ORANGE COUNTY, Fla. – Wednesday was a special day for a Vietnam War veteran who received a donation that will give him a better sense of independence; a donation from a couple who for five years now have been doing their part to support veterans throughout Florida.
According to the American Legion, the state is home to more than 1.6 million veterans, 22% have claimed to have some level of disability.
“This will allow me to go downtown either by myself or someone else,” Raymond Breault, a Vietnam war veteran said about the brand new mobile scooter he now owns, which will allow him to let go of the cane he’s been using for more than 3 years to help him walk or stand. “The other thing I can do is go to stores, big stores and while some of them have scooters, they’re usually used, or they don’t have them.”
It was a godsend for the veteran--who joined the Marines when he was 20 years old and deployed to Vietnam from 1964 to 1965--an experience that left him with health conditions traced back to what is known as Agent Orange.
“During the war, they sprayed defoliants all over the place,” he recalled. “Unfortunately, it all affected humans and I came back, as many did with some problems. Some people had cancer, I ended up with diabetes and heart problems.”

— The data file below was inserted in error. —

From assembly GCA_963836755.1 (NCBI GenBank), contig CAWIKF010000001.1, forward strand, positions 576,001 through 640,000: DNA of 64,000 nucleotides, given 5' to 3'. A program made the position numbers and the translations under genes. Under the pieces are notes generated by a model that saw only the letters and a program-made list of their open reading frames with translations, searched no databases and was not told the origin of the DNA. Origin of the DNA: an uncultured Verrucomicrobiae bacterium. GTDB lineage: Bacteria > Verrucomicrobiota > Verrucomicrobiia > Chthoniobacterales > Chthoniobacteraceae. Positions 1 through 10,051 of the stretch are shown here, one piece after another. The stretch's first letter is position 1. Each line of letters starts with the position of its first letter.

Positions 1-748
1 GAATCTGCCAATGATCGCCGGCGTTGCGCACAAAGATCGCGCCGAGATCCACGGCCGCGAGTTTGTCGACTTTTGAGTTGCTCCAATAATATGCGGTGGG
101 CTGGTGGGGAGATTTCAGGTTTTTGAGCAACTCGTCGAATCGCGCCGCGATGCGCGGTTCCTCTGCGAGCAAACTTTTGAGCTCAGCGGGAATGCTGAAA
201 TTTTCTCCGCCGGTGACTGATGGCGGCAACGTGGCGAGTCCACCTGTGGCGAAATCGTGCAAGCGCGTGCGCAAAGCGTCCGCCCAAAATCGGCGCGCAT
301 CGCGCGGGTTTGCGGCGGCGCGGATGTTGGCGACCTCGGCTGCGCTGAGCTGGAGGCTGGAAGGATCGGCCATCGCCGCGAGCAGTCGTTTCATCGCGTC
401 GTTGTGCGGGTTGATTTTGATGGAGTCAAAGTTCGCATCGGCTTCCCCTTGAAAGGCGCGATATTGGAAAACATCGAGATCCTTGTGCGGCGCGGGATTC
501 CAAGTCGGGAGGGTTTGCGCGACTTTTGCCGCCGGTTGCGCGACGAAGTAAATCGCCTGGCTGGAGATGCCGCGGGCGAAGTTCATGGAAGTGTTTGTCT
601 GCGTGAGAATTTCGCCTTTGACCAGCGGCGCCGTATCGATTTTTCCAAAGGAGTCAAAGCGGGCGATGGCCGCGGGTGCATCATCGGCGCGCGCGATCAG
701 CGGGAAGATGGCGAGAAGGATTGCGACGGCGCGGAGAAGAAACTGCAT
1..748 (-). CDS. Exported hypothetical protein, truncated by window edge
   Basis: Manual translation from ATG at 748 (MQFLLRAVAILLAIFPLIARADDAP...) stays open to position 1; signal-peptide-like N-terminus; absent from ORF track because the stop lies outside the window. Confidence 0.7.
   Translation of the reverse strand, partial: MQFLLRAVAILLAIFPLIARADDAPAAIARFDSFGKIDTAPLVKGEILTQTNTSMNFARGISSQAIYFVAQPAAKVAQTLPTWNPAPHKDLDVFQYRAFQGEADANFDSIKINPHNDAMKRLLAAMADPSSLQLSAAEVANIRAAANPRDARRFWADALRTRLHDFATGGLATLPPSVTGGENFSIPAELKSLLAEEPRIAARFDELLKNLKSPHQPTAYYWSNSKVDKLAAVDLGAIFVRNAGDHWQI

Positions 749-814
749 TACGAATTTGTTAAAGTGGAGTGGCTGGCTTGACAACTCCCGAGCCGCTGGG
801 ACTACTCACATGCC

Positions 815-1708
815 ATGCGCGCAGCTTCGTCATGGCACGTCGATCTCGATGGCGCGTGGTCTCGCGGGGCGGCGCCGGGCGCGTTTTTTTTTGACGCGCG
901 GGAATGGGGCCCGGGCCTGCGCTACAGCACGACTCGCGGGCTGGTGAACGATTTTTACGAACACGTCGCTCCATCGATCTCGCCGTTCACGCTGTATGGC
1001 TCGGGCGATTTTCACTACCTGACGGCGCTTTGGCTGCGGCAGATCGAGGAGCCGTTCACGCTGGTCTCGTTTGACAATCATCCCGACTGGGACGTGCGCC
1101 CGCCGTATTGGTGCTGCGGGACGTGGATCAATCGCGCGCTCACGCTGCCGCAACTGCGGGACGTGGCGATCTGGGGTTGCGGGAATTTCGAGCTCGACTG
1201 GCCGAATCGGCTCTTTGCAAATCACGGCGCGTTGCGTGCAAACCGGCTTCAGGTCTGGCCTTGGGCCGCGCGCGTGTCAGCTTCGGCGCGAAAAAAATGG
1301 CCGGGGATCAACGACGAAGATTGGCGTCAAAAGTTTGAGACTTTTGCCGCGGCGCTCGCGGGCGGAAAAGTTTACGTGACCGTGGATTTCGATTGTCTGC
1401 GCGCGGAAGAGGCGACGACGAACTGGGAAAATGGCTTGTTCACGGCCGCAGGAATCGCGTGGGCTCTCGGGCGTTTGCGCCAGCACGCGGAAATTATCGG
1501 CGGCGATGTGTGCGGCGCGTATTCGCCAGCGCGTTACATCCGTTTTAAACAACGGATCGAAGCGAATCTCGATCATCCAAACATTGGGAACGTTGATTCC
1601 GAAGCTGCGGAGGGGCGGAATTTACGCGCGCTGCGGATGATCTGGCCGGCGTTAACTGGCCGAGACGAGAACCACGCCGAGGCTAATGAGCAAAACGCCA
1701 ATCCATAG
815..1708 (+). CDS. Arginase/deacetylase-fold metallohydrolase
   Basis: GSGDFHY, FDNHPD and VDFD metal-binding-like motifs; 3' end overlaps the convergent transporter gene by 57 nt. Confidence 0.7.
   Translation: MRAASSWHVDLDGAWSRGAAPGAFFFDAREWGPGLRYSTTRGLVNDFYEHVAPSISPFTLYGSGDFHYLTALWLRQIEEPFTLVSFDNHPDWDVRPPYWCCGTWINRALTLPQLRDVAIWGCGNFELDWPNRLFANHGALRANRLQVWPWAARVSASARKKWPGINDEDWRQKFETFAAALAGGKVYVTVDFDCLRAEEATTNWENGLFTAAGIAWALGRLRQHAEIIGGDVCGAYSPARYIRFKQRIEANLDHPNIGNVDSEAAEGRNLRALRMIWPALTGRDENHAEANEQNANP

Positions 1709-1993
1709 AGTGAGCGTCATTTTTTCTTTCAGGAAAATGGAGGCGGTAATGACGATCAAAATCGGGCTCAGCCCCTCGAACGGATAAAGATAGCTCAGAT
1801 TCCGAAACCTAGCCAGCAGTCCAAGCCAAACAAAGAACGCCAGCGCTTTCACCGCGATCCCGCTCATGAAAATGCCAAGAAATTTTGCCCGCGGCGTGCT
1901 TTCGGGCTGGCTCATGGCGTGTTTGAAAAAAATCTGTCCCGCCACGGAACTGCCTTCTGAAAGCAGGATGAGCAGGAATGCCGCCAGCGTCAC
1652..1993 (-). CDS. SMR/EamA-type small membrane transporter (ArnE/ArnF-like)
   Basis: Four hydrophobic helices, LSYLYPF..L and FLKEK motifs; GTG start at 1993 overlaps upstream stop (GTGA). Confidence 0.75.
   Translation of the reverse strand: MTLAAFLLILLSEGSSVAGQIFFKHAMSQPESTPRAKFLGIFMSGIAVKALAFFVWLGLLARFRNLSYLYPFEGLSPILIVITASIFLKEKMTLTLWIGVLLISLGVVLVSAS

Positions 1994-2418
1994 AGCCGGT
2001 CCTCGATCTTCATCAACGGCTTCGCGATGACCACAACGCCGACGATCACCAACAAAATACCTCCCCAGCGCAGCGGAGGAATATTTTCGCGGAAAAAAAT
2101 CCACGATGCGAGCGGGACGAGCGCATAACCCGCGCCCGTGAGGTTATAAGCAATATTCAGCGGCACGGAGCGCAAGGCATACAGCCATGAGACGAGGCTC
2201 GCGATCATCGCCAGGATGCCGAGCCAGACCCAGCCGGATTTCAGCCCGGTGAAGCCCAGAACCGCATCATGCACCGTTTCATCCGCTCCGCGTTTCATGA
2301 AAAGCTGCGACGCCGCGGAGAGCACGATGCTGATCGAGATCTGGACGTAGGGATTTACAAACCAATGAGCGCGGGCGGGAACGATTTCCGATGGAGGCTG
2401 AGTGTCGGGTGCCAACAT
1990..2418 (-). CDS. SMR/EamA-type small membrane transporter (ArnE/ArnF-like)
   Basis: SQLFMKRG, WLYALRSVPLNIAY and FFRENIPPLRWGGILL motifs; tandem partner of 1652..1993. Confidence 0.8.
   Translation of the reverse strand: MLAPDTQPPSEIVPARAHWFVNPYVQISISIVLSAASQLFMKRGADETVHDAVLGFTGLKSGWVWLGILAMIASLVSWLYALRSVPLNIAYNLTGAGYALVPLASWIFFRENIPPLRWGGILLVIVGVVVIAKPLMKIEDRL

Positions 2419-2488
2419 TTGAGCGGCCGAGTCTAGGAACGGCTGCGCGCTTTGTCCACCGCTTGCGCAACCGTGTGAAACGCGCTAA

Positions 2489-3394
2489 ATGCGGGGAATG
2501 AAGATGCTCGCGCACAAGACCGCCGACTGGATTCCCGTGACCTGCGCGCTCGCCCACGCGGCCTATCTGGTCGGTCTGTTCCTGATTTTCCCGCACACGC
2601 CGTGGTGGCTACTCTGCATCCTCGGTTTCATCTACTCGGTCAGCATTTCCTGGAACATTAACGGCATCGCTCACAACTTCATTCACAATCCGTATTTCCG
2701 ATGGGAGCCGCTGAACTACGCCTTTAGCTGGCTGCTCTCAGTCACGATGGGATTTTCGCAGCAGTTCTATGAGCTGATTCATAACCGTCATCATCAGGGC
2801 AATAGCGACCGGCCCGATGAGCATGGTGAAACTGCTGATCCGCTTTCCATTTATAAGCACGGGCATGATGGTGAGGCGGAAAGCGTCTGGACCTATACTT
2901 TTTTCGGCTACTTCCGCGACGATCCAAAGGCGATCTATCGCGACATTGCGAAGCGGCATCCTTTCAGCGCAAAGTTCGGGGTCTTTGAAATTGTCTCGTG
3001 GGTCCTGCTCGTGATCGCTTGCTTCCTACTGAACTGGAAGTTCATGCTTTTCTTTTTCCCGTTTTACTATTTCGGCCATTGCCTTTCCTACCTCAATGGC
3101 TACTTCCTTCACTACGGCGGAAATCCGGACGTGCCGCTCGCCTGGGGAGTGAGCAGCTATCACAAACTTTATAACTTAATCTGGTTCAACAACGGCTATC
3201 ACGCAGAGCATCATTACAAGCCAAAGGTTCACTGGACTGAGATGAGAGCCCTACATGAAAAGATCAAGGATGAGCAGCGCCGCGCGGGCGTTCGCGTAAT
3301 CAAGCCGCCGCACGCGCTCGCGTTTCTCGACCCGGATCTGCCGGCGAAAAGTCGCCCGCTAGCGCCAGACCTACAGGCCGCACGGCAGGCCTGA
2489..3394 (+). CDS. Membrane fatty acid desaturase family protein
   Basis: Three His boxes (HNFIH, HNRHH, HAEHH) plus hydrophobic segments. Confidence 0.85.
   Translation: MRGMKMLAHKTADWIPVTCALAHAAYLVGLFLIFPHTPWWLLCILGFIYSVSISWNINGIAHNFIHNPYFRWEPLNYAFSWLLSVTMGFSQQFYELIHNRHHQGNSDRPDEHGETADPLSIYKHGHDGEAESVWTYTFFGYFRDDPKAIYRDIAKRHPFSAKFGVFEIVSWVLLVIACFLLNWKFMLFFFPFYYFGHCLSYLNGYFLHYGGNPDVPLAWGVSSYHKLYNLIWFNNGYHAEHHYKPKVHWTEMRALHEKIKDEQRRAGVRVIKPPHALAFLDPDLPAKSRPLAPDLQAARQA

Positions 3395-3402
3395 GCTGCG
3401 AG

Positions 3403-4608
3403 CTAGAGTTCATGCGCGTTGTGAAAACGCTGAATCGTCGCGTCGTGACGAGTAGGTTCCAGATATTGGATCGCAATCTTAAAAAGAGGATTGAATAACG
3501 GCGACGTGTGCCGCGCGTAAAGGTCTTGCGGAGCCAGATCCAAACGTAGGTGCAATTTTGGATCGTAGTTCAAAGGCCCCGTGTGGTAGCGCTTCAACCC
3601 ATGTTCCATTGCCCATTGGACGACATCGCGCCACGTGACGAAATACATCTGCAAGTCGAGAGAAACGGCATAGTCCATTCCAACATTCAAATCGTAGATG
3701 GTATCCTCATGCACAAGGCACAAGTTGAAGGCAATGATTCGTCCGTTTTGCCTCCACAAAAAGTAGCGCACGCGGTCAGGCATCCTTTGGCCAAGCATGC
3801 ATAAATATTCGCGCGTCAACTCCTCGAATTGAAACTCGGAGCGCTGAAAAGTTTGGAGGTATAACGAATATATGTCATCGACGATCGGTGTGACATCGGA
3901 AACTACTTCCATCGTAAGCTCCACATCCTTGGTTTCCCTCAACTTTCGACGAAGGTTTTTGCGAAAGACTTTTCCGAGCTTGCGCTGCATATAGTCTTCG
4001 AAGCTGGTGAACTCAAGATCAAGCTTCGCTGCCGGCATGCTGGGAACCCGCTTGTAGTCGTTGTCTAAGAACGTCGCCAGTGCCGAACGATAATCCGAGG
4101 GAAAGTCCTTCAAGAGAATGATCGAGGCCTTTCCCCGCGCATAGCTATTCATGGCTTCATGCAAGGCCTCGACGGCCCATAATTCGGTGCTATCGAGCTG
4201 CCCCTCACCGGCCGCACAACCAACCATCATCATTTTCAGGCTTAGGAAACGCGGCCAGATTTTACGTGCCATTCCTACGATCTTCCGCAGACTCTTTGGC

But now he’ll have one fewer problem thanks to the gesture of solidarity from Jack Kump and his wife Joan Wheeler.
The couple donated 16 new mobility scooters to the American Legion, Department of Florida in Orlando. Kump said it his way of paying it forward because while his friends went to war after he graduated from the Military Academy in 1969, he didn’t.
“So, this is a way to pay it back. Or pay it forward or to do something for those who went in my stead and made the sacrifice from someone who didn’t,” Kump said. “My hope is that this inspires others because it’s the see one do one teach one approach to problem-solving that I always followed in the fire department. I worked for the Alexandria fire department as a paramedic for 28 years.”
Ever since Kump began his mission five years ago, close to 60 mobility scooters have been donated to veterans who have no insurance or the economic means to buy one. Several of the scooters recently donated were taken to Ormond beach, where Tim Forrester--a retired National Guardsman and his wife, Debbie Forrester, the founder of Ormond Strong, will distribute them to Korean war veterans.
“On behalf of Debbie, I would like to say thank you from the bottom of our hearts for what you are doing,” Forrester said.